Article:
Mapping Critical COVID Products in Supply Chain
Mapping these supply chains means that if help is needed, banks, investors and governments can use the data to quickly relieve bottlenecks and ramp up supplies.
In an effort to clear the way for the identification and removal of blockages in the production and distribution of supplies critical to addressing COVID-19, on May 28, The Asian Development Bank (ADB) released a study that maps supply chains for critical products.
The interactive maps were created to enable healthcare professions, governments, banks and investors to pinpoint key companies in the supply of portable ventilators, N95 respirators, face shields, goggles, aprons, surgical masks, and gowns. The maps consider the elements of each product down to its component metals and fabrics.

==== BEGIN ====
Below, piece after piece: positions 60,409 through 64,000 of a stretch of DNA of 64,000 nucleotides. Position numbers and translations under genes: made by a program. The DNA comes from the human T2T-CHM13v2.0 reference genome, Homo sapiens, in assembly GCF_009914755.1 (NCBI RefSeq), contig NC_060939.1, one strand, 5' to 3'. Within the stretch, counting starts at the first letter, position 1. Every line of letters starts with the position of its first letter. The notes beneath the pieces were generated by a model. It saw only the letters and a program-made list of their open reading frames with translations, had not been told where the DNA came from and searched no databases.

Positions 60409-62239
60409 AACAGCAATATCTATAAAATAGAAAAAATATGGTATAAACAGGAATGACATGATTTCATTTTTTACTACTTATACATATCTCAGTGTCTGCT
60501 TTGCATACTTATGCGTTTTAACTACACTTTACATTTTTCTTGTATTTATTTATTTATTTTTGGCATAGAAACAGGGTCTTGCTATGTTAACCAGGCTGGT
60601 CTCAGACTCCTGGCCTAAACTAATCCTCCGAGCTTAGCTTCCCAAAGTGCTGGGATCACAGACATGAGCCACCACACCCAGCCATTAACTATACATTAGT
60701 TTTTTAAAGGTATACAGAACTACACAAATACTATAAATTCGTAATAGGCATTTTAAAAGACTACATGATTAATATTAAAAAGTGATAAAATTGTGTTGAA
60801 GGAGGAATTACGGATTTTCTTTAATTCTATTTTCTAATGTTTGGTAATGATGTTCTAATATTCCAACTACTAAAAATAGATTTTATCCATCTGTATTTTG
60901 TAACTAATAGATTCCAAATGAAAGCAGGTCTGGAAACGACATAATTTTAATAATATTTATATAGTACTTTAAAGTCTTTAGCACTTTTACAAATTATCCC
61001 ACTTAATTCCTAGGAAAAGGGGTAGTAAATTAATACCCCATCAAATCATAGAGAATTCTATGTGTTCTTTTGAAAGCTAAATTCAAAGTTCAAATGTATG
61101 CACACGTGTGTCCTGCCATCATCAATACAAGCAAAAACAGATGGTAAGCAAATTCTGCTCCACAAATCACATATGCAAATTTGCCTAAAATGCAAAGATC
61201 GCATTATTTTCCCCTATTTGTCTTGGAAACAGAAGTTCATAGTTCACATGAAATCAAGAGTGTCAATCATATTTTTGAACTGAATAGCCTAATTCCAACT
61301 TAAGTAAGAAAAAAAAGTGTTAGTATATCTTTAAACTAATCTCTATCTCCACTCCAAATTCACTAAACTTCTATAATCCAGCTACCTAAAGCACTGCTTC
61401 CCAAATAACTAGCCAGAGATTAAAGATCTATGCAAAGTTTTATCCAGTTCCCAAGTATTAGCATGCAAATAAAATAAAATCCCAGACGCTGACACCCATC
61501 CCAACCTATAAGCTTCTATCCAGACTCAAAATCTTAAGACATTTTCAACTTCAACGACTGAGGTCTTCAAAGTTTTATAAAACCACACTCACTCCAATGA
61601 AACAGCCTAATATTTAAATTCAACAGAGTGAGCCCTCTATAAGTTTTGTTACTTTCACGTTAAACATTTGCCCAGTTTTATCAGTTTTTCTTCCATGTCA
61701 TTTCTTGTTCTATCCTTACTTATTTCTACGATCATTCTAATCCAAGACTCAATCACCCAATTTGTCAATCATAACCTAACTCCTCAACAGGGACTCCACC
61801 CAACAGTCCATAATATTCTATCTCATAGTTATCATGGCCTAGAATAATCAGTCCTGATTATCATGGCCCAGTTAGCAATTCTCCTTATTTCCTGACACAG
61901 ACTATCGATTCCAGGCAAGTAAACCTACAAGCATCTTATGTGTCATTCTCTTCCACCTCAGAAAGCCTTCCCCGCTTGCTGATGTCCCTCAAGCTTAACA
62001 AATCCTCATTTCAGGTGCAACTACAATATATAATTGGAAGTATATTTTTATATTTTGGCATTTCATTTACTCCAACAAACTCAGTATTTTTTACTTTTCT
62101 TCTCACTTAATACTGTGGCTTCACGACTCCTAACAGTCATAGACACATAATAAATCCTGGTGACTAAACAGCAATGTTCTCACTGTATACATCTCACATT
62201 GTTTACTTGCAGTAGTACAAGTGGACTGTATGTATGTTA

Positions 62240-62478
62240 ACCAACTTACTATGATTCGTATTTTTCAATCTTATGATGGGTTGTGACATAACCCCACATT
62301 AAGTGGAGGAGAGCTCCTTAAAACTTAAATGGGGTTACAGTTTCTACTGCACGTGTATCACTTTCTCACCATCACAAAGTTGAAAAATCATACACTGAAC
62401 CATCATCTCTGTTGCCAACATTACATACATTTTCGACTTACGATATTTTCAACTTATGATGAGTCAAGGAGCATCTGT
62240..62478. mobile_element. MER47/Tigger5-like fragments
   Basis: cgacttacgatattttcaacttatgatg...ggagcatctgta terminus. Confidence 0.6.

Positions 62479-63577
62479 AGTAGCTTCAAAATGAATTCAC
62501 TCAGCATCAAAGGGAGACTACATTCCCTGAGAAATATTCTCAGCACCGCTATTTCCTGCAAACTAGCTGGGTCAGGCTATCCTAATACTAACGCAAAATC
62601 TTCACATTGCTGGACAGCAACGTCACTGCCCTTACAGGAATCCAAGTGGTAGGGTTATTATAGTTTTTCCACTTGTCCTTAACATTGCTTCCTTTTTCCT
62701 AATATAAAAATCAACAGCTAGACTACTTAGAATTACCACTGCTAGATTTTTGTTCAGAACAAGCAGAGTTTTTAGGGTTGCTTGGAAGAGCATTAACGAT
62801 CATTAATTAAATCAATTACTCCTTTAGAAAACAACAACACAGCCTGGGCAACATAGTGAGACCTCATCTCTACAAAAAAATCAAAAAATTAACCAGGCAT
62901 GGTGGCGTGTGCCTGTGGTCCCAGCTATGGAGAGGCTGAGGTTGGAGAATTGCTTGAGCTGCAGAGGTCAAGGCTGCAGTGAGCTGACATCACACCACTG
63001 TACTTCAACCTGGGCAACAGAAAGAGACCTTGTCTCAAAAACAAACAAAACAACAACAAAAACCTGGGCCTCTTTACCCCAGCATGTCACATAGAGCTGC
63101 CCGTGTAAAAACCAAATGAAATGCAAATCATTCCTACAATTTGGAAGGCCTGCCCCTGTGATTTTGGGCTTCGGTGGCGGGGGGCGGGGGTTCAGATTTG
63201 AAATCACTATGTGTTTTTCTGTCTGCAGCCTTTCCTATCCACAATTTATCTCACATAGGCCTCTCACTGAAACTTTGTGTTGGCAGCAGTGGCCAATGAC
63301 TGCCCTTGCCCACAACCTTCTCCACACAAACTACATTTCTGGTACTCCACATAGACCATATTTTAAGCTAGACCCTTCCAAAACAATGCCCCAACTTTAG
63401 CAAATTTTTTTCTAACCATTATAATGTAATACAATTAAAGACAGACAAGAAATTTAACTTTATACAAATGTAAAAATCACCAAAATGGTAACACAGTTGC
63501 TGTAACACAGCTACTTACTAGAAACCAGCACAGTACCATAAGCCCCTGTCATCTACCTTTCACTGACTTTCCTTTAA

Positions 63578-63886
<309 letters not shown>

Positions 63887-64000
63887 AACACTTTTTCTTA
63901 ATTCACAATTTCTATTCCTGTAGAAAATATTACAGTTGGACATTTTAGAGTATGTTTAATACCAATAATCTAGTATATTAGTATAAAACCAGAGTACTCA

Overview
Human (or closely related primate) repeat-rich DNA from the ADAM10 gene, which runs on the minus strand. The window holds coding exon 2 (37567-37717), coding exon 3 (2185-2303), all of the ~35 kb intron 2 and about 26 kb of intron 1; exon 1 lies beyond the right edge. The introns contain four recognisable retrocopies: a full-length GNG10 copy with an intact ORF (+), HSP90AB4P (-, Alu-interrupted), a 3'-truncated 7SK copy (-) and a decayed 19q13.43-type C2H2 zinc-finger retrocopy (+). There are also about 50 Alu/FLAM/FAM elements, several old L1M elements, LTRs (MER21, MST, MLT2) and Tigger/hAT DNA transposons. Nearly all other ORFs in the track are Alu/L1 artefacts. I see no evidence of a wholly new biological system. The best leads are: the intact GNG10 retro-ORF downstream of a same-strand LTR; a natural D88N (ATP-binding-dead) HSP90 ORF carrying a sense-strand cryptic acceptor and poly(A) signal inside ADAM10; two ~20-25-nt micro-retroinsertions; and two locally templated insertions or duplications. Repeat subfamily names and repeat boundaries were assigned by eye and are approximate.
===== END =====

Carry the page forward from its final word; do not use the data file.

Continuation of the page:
“To fix any supply chain problems, we need an in-depth description of what goes into these products and which companies are involved,” said ADB’s Head of Trade and Supply Chain Finance Steven Beck. “Mapping these supply chains means that if help is needed, banks, investors, and governments can use the data to quickly relieve bottlenecks and ramp up supplies.”
The mapping project feeds data that already exists from many sources into an algorithm that sorts the information by applying various industry and product codes. Until now, that data has existed in multiple forms on a variety of separate databases, but never brought together in a user-friendly format. A future phase of this initiative will look at blockages at ports, tariff requirements, and other impediments to the efficient functioning of supply chains for these critical goods.
Earlier on April 13, ADB announced a tripling in the size of its response to the pandemic to $20 billion. The package expands on the $6.5 billion initial response announced on 18 March, adding $13.5 billion in resources to help ADB’s developing member countries counter the severe macroeconomic and health impacts caused by COVID-19.